Stronger Action Needed to Accelerate Lifesaving Safety Belt Laws in States
Today 20 States – Nearly 25 Percent of U.S. Population – Still not Covered by Primary Belt Laws a Quarter Century after First State Law Adoption
WASHINGTON, July 30 /PRNewswire-USNewswire/ — More work is needed if lifesaving primary safety belt enforcement laws are to continue spreading across the United States, said two organizations working to get 20 “hold-out” states to adopt the important legislation. The Alliance of Automobile Manufacturers and the National Safety Council made the comments today – just days after the 25th anniversary of New York adopting the groundbreaking legislation – as they reaffirmed their support for proposed federal legislation that would condition Highway Trust Fund money awards on whether a state enacts primary enforcement legislation.
Primary enforcement laws allow officers to stop and cite a motorist for not wearing a safety belt without observing an additional traffic violation. Strengthening these laws to primary status so they can be enforced like virtually all other traffic laws has been shown to increase usage rates to as much as 98 percent. Although more states than ever now have primary enforcement laws, nearly 25 percent of the country’s population is still not covered.
“We’ve made tremendous progress,” said the Alliance of Automobile Manufacturers President and CEO Dave McCurdy. “The bonus incentive program included in the 2005 surface transportation bill resulted in 13 states passing primary enforcement laws, expanding coverage of these life-saving measures by nearly 90 million more Americans.”
“This year alone, Arkansas, Florida, Minnesota and Wisconsin passed primary belt laws, bringing the total to 30 states along with the District of Columbia and Puerto Rico,” McCurdy added. “That brings this important coverage to 76 percent of the U.S. population.”
The proposed House Surface Transportation Authorization would withhold a percentage of Highway Trust Fund monies, beginning in October 2012, from states that do not enact these lifesaving laws, a proposal supported by the Alliance and the NSC.
“The provisions to increase primary seat belt use, included in the draft House bill, are necessary components of the next Transportation Reauthorization Act,” said Janet Froetscher, President and CEO of the National Safety Council. “We thank Chairman Oberstar, Ranking Member Mica and the members of the House Transportation and Infrastructure Committee for their leadership in including these lifesaving provisions in the bill.”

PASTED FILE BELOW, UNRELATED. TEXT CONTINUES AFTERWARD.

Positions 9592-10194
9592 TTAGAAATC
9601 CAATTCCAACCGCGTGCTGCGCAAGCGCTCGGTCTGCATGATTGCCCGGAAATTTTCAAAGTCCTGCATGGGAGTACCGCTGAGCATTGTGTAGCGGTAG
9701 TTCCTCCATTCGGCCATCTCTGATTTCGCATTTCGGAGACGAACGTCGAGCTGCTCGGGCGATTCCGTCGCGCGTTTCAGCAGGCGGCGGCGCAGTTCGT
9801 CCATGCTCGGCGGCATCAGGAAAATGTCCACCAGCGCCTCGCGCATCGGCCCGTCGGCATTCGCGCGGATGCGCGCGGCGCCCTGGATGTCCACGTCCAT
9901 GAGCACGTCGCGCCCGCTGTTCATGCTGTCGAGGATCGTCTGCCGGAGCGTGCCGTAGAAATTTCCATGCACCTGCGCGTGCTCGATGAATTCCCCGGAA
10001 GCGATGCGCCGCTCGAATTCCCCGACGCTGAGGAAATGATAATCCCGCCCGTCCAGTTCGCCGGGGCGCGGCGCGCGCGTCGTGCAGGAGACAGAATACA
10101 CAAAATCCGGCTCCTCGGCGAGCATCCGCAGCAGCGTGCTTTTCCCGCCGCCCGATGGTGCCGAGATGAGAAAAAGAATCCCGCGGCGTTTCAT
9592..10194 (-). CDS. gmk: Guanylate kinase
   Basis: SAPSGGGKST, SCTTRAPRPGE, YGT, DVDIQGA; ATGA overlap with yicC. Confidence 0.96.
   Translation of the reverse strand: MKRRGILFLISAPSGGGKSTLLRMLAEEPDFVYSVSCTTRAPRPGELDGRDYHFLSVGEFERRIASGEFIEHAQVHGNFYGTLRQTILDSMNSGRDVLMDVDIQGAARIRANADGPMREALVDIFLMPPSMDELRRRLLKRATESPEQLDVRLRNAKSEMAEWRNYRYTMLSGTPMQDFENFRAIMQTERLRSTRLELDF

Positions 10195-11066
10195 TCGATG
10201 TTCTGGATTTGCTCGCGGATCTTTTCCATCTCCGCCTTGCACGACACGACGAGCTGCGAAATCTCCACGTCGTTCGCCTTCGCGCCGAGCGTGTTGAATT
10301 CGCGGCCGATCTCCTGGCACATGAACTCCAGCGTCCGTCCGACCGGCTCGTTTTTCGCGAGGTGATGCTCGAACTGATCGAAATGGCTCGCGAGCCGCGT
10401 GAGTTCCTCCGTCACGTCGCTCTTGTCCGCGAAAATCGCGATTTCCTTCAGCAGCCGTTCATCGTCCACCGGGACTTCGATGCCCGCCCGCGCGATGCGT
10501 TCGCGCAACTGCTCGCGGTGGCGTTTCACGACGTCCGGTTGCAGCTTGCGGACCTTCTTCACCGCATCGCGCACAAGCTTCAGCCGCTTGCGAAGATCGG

States with primary enforcement laws have higher usage rates. Of the 15 jurisdictions (13 states plus the District of Columbia and Puerto Rico) that had belt usage rates of 90 percent or higher in 2008, 14 have primary enforcement laws. Additionally, increased safety belt use by adults provides younger passengers with a positive example, encouraging them to be restrained as well.
“Studies show that crash fatalities could be prevented if more states enacted and enforced primary belt laws,” McCurdy said. “Expanding primary enforcement laws to more states, and increasing usage rates is a straightforward way to save many lives – estimated to be nearly 1,700 annually – that are claimed in the nation’s highway motor vehicle traffic crashes.”
Figures from 2008 show that nationally, 83 percent of vehicle occupants used safety belts during daylight hours. Safety belts are estimated to save over 15,000 lives annually and help reduce the financial burden of medical care on communities.
While there is progress, the present adoption rate would mean another two decades before citizens in all states are protected by primary enforcement laws.
“This month, as we observe the 25th anniversary of New York State adopting the country’s first state seat belt use law, we again stress the need to accelerate the adoption of these lifesaving laws,” McCurdy said.
Provisions for withholding a percentage of Highway Trust Fund monies from states have worked effectively to accelerate legislation and create uniform safety policy across all 50 states. Congress has used this approach previously to encourage states to adopt a minimum legal drinking age of 21 (1984), zero alcohol tolerance laws for youth under 21 (1995), and 0.08 percent per se blood alcohol content laws (2000).
Contact: Wade Newton Auto Alliance (202) 326-5571 John Ulczycki National Safety Council (630) 775-2160
SOURCE The Alliance of Automobile Manufacturers